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Arquivo Brasileiro de Medicina Veterinária e Zootecnia

Print version ISSN 0102-0935On-line version ISSN 1678-4162

Arq. Bras. Med. Vet. Zootec. vol.57 no.3 Belo Horizonte June 2005

http://dx.doi.org/10.1590/S0102-09352005000300020 

COMUNICAÇÃO

 

A longitudinal study of porcine proliferative enteropathy in a commercial pig farm in Yucatan Mexico

 

Estudo longitudinal da enteropatia proliferativa suína em uma granja de suínos no México

 

 

J.C. Rodríguez; M. Alvarez; L. Rodríguez; J.C. Segura

Facultad de Medicina Veterinaria y Zootecnia. Universidad Autónoma de Yucatán; Apdo. Postal 4-116 Km 15.5. Carretera Mérida-Xmatkuil Mérida Yucatán, México

 

 


Keywords: pig, porcine proliferative enteropathy, Lawsonia intracellularis, longitudinal study


RESUMO

Avaliou-se a distribuição de Lawsonia intracellularis em fezes de suínos, coletadas diretamente no reto, durante a fase de crescimento/terminação, sob condições de campo, e determinou-se o efeito da infecção L. intracellularis no ganho de peso. O estudo epidemiológico longitudinal foi desenvolvido em uma granja de múltiplos sítios em Yucatan, México. A granja possuía três sítios geograficamente isolados com o sistema "todos dentro todos fora". Uma amostra de 56 suínos negativos para a bactéria foi calculada utilizando prevalência esperada de 5%, nível de confiança de 95% e população de 2000 suínos terminados. Os suínos foram amostrados 12 vezes desde o nascimento até a 23ª semana de idade. A detecção de DNA bacteriano nas fezes pela técnica de reação em cadeia pela polimerase em qualquer coleta representou um caso. Dos 56 suínos monitorados, 13 eliminaram L. intracellularis nas fezes e somente um resultou positivo duas vezes. A eliminação de L. intracellularis foi detectada desde a terceira até a 19ª semana de idade, observando-se maior número de animais positivos na 11ª semana. A incidência acumulada e a taxa de incidência foram 23,2% e 1,21 suínos por 100 animais/semana em risco, respectivamente. As médias do ganho de peso por dia foram 0,742±0,06kg e 0,754±0,07kg para os suínos negativos e positivos, respectivamente (P>0,05). A eliminação da bactéria ocorreu durante todo o período de estudo. Pelo menos neste estudo, L. intracellularis não pode ser utilizado para predizer o efeito da bactéria sobre o ganho de peso.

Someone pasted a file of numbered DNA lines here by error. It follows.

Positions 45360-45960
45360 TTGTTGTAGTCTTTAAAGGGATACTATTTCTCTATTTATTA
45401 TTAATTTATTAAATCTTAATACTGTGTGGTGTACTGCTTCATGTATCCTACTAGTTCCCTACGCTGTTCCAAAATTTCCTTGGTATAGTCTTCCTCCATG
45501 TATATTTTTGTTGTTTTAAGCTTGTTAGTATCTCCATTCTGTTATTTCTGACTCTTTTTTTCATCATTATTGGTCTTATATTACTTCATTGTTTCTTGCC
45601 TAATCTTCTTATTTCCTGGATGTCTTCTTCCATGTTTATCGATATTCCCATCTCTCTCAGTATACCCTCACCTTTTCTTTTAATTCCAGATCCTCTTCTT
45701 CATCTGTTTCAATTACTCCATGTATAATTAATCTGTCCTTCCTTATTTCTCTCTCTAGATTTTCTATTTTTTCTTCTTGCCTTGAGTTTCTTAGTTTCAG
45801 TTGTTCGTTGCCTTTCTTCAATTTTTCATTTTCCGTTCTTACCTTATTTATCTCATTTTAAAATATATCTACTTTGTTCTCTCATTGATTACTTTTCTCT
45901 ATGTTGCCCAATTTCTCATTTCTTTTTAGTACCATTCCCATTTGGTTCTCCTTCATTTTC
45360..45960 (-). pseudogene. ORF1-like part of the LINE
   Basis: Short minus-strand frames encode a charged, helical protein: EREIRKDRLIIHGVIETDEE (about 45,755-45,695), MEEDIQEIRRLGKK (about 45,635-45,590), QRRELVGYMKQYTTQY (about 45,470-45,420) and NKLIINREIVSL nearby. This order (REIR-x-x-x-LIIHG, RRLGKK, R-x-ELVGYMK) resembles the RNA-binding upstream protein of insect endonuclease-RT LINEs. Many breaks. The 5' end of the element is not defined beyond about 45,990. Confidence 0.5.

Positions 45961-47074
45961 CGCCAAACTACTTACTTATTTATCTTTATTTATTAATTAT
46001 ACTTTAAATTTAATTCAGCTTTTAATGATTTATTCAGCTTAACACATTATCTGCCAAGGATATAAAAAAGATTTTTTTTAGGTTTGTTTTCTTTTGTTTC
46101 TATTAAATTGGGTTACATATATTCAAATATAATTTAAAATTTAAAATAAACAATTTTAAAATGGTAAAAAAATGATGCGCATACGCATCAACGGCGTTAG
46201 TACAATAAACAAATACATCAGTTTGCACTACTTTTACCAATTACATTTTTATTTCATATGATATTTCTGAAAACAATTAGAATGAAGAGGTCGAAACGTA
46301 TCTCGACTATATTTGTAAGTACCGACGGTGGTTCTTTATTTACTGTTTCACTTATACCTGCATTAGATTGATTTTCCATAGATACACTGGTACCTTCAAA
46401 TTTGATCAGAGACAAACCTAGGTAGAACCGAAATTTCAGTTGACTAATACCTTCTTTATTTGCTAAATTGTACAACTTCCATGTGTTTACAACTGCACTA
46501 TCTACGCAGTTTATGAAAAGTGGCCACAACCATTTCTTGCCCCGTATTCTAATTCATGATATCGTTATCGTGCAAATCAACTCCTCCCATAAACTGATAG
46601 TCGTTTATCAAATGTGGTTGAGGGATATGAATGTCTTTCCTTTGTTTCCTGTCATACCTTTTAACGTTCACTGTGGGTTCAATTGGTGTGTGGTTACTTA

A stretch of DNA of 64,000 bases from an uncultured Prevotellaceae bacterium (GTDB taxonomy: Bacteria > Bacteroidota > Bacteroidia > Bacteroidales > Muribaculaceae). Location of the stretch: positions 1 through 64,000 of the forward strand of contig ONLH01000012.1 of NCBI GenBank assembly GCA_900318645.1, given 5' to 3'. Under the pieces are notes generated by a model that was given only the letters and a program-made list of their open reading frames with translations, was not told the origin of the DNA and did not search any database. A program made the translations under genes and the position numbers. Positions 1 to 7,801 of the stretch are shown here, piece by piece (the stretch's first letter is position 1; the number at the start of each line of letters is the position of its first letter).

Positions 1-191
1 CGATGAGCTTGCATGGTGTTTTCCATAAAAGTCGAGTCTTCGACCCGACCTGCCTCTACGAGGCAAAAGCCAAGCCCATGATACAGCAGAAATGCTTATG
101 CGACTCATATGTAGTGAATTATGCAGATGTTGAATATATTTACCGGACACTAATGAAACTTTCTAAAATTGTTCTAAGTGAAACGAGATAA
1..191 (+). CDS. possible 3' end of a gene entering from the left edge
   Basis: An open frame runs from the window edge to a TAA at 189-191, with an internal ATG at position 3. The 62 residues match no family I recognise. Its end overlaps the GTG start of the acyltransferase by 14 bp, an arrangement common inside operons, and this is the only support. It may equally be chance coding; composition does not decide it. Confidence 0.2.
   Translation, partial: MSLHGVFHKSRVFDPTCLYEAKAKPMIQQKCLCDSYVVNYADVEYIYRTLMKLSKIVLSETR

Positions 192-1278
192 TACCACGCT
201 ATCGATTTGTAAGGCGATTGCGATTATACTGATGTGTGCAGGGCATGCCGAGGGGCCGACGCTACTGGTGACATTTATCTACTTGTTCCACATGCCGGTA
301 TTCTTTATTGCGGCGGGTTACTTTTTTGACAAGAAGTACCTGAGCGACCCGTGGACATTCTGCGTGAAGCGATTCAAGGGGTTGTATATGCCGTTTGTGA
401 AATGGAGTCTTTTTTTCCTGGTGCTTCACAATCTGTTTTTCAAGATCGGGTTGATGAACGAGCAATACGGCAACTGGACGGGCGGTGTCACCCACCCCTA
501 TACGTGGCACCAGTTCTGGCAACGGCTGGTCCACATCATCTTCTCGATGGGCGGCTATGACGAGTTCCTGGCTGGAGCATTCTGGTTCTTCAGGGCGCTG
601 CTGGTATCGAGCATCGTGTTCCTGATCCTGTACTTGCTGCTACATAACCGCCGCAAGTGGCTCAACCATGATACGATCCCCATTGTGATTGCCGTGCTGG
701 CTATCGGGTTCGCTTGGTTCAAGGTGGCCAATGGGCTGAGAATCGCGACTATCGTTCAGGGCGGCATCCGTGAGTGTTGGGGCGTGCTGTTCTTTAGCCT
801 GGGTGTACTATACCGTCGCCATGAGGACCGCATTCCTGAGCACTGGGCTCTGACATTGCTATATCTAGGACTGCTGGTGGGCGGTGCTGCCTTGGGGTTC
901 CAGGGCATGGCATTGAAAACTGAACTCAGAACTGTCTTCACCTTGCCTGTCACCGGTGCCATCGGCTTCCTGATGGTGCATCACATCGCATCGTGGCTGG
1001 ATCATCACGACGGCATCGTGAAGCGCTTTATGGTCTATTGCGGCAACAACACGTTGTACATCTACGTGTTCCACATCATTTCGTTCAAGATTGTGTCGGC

Palavras-chave: suíno, enteropatia proliferativa, Lawsonia intracellularis, estudo longitudinal